William Heirens

Nickname: The Lipstick Killer

Reign of terror: 05/06/45 - 07/01/46

Motive: Unknown


Date Victim Age Crime Place
05 / 06 / 45 Josephine Ross 43 Murder Chicago
10 / 12 / 45 Frances Brown 30 Murder Chicago
7 / 01 / 46 Suzanne Degnan 6 Murder Chicago

Method: Ross was beaten around the head and stabbed in the throat. Brown was beaten around the head and shot twice, then a breadknife was pushed into her neck until it stuck out the other side. Degnan was strangled, and her body cut into 7 pieces.

Sentence: Four life sentences to run consecutively.

Interesting facts: The reason Heirens is called "The Lipstick Killer" is because at the scene of the murder of Frances Brown, the message For heAvens sAke cAtch me BeFore I kill more I cAnnot control myselF was daubed on the wall in lipstick.

With the murders of Ross and Brown, after their murders, their bodies had been cleaned and bandaged - this is the reason the two crimes were linked. They were only linked to the murder of Degnan when police announced that they had matched the smudged fingerprint found in Brown's apartment to Heirens, who had been arrested for Degnan's murder.

Degnan's body was found, following a search for her, in 7 separate pieces, that had been dumped in the sewer using different manholes for each piece. This murder caused much consternation among the press and citizens of Chicago, and the police were under a lot of pressure to catch the killer. Heirens was caught following a chase, after he was seen acting suspiciously in an apartment block. He was eventually knocked unconscious by being struck over the head with a flowerpot. This apparently knocked him out for several days, during which his fingerprints were taken.

It was claimed that one of the prints matched a print taken from the scene of the Degnan murder. It was believed that Heirens was faking his coma and so he was given a dose of sodium pentathol (truth serum), to discover whether he was faking it or not. Whilst he was under the influence of the drug, the police questioned him about the Degnan murder. He suggested that it may have been a friend, George Murman, who killed her, and explained away the fingerprint found on a ransom note by saying that Murman had asked him for a piece of paper, and Heirens had given him a piece.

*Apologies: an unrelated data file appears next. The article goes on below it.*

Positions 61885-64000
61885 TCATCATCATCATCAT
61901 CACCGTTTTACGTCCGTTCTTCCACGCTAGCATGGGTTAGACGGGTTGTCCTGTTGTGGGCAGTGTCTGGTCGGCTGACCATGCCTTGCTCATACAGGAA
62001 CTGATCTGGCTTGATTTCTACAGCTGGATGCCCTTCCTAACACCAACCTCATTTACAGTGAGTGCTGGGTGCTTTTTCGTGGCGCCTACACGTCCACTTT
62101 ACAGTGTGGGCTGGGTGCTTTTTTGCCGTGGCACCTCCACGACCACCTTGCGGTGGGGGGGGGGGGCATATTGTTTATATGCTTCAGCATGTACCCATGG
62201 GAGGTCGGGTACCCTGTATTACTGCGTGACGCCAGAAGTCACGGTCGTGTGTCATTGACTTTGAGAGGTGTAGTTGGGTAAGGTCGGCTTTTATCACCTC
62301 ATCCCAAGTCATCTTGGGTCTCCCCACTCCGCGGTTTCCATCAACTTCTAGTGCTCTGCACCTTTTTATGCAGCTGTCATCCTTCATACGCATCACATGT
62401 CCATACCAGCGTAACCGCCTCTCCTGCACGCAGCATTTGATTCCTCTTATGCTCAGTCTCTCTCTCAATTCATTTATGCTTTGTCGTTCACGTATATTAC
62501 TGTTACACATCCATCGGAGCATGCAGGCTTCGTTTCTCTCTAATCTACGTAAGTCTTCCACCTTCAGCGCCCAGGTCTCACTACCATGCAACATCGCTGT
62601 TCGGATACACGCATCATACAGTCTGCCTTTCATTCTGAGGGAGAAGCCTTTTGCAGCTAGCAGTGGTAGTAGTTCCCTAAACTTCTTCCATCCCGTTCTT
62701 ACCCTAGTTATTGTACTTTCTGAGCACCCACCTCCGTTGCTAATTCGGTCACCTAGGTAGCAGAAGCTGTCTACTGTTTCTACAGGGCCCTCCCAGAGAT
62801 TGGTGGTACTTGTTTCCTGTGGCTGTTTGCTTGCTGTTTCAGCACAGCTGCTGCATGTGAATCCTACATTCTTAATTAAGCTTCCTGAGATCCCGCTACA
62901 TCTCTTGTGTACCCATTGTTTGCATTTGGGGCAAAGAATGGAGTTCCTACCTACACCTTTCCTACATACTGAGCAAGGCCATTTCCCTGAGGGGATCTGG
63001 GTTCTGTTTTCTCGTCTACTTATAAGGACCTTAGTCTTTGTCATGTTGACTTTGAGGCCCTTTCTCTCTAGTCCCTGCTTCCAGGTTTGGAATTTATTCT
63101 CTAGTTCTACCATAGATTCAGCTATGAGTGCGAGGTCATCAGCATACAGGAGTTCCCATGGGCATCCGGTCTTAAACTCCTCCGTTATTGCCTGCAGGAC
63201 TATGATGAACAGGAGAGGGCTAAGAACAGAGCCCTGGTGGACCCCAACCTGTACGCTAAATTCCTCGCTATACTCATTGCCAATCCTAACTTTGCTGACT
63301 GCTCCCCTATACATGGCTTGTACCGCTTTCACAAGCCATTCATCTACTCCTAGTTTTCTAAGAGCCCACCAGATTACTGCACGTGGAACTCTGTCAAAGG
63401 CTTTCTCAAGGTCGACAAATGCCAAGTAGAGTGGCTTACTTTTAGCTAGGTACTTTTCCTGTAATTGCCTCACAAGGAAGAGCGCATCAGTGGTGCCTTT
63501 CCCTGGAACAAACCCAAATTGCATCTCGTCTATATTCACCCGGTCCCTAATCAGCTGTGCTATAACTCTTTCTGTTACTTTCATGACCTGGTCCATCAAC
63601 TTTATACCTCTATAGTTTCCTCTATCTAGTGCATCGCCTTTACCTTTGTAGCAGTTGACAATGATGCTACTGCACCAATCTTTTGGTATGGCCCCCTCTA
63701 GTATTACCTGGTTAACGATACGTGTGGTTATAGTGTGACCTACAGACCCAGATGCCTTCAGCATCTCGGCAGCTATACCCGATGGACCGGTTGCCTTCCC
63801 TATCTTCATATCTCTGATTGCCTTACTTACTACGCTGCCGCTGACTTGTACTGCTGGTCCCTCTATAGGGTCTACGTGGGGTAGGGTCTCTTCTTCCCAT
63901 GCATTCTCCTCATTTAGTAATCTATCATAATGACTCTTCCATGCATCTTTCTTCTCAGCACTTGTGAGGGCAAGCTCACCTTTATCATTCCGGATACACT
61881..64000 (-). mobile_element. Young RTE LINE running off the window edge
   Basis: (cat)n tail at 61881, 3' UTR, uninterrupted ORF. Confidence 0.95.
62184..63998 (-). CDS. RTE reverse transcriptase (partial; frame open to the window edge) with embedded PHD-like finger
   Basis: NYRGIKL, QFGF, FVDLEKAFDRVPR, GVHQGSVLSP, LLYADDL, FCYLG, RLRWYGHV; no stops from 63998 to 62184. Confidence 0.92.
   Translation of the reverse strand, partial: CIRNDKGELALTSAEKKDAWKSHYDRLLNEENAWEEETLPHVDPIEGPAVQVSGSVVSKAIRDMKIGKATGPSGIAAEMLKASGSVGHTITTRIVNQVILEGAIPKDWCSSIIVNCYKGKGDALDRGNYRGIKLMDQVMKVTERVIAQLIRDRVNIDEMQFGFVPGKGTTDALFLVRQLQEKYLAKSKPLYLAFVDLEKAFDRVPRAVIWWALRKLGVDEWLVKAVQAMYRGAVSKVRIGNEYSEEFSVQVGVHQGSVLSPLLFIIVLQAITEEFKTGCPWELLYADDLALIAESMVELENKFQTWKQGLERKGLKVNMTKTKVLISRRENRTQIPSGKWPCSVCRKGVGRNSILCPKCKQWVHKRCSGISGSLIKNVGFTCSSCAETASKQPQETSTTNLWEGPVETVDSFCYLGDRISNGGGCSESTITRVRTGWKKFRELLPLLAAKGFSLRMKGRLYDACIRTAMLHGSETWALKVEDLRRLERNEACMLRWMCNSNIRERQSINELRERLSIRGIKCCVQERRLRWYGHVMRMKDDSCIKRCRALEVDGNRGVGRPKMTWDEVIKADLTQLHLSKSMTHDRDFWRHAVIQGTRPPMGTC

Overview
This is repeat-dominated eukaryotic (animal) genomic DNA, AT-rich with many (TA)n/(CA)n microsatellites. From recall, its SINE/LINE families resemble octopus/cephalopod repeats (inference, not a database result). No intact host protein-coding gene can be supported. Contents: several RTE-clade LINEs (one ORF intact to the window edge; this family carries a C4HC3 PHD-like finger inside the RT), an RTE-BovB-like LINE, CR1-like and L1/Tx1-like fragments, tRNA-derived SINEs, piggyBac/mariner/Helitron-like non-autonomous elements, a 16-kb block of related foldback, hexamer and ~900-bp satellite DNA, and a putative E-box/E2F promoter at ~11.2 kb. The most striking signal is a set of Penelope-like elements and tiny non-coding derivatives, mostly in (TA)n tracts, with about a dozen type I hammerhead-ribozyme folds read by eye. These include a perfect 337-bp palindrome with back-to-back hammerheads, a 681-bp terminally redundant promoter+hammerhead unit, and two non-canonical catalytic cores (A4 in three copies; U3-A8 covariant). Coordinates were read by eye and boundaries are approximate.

Heirens' lawyer convinced Heirens and his parents that there was enough evidence against him to be convicted and therefore get a death sentence. He therefore pleaded guilty in exchange for a life sentence. He gave a lengthy confession and went through a reconstruction of how he entered his victims' homes with the police. Once in prison he retracted his confessions, claiming he only confessed to avoid the death penalty. He has maintained his innocence ever since.

Before being sentenced, Heirens was examined by three psychiatrists. They claimed that he was a hysteric. Hysteria is a neurosis that is caused by a conflict between a desire and the feeling that it should be repressed. This causes mood swings, bursts of temper, and, in extreme cases, a split personality. The psychiatrists claimed that George Murman was Heirens' split personality. Heirens also revealed to them that he got sexual satisfaction from the actual act of burglary.

There is much speculation as to Heirens' guilt, and many think that he is not guilty. It is claimed that the confessions that were obtained were weak, as they were obtained when Heirens was disorientated, having not slept for 5 days, not eaten, been given sodium pentathol and a spinal tap without anaesthetic, not to mention the 1940s police brutality. It is claimed that the confessions did not contain anything that had not already been revealed in the press, and that Heirens had been led through the reconstructions by the police. Handwriting analysis, it is claimed, was flawed, and subsequent experts have stated that Heirens' handwriting was not a match for either the lipstick message or the ransom note. Further fingerprint analysis cannot be done, as the prints from the murder scenes are no longer available.